|Publication number||US6466432 B1|
|Application number||US 09/614,272|
|Publication date||Oct 15, 2002|
|Filing date||Jul 12, 2000|
|Priority date||Jul 12, 1999|
|Publication number||09614272, 614272, US 6466432 B1, US 6466432B1, US-B1-6466432, US6466432 B1, US6466432B1|
|Original Assignee||Frank Beger|
|Export Citation||BiBTeX, EndNote, RefMan|
|Patent Citations (25), Non-Patent Citations (8), Referenced by (36), Classifications (10), Legal Events (3)|
|External Links: USPTO, USPTO Assignment, Espacenet|
The subject of the invention is an instrument and service unit for a surgical operating area.
The system work station for endoscopic surgery set forth in DE 92 18 373 foresees a movable instrument cabinet to hold the utensils required for an operation, in which cabinet the instruments are stored as insertable tools and which, in a further elaboration of the invention, can be mounted on a ceiling console. In the sterile area, a swivel arm with a supply cable is erected to hold the instrument power lines. The swivel arm also holds a display unit and a service area for the apparatuses of the instrument cabinet.
An operating system made by the Siemens AG firm has also become known, which is designated as an SIOS system and which is constructed on the assembly-module principle and includes an instrument wagon, a suspended instrument service unit with connected appliance units such as scalpel, endoscope, and the like, and a monitor unit hung from the ceiling. This structure is intended to allow the operator to desigrate the instrument of his or her choosing, that is, a range of different instruments are built in to the system.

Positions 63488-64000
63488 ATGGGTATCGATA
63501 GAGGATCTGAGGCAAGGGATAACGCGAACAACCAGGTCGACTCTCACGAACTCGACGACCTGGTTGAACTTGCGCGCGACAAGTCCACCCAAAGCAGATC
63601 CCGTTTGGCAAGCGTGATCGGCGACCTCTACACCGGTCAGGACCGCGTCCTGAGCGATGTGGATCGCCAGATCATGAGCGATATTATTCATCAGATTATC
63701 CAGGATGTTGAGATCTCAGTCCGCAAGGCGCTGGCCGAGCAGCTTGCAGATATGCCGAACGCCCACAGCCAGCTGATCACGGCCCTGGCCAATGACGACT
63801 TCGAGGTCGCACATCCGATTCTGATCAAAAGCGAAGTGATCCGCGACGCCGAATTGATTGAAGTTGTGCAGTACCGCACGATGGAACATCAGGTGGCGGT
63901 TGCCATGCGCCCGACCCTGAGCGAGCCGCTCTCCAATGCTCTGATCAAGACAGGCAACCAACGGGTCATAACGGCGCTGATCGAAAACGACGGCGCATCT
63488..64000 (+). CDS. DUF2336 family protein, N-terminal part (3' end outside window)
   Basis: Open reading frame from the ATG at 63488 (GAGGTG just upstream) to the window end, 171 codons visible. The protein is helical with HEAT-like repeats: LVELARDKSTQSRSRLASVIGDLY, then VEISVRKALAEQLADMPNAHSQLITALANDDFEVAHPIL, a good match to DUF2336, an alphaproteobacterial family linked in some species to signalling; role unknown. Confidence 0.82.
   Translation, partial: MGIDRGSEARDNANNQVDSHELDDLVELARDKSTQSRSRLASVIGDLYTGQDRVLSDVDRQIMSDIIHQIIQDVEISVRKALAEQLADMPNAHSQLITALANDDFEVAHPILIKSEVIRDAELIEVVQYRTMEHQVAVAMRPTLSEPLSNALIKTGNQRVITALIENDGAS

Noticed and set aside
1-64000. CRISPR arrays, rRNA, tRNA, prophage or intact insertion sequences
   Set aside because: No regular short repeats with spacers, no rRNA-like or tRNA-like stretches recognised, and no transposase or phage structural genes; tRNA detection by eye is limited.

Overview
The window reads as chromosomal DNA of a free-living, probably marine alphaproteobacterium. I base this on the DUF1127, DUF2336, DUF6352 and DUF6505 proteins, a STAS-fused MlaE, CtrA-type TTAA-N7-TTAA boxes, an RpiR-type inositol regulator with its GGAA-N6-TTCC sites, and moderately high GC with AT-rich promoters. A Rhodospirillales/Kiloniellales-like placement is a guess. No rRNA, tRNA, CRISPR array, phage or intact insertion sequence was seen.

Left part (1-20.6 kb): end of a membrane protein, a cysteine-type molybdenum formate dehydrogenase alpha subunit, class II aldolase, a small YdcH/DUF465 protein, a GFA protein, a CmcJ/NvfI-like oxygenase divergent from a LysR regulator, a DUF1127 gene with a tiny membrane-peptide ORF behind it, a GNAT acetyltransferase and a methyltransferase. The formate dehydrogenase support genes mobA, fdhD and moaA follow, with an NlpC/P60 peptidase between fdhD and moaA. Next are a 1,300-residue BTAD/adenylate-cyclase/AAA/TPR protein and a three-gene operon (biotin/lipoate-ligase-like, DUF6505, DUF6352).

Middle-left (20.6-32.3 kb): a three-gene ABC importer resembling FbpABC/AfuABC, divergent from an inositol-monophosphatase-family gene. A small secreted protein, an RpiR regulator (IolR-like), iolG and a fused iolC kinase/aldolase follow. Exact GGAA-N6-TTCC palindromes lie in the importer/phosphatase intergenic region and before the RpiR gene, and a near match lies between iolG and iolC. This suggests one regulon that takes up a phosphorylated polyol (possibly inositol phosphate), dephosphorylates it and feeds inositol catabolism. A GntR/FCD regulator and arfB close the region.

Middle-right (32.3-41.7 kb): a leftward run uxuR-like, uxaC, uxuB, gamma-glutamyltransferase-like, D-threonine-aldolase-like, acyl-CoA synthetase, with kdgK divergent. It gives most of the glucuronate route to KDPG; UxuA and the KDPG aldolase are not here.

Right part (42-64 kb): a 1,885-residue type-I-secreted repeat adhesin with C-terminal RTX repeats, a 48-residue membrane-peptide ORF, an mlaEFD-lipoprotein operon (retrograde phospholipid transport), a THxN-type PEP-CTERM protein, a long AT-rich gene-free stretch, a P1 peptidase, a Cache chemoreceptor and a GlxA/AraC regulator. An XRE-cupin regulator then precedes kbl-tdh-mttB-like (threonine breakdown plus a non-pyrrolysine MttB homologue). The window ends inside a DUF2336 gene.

Invention DE 197 14 984 C2 introduced an integrated instrument and service unit for a surgical operating area, which includes a common housing, at least two instruments and/or appliance components, which are stored in the housing, a central control unit that is contained in the housing and directs and monitors the instrument functions, along with a central supply unit with central provision cables provided on the housing for input or output of data and/or operating media and a central display unit. In the following description, the term “supply” is to be understood as meaning the supply of the instrument and working unit as a whole. The term “provision” shall designate the supply on the patient's side.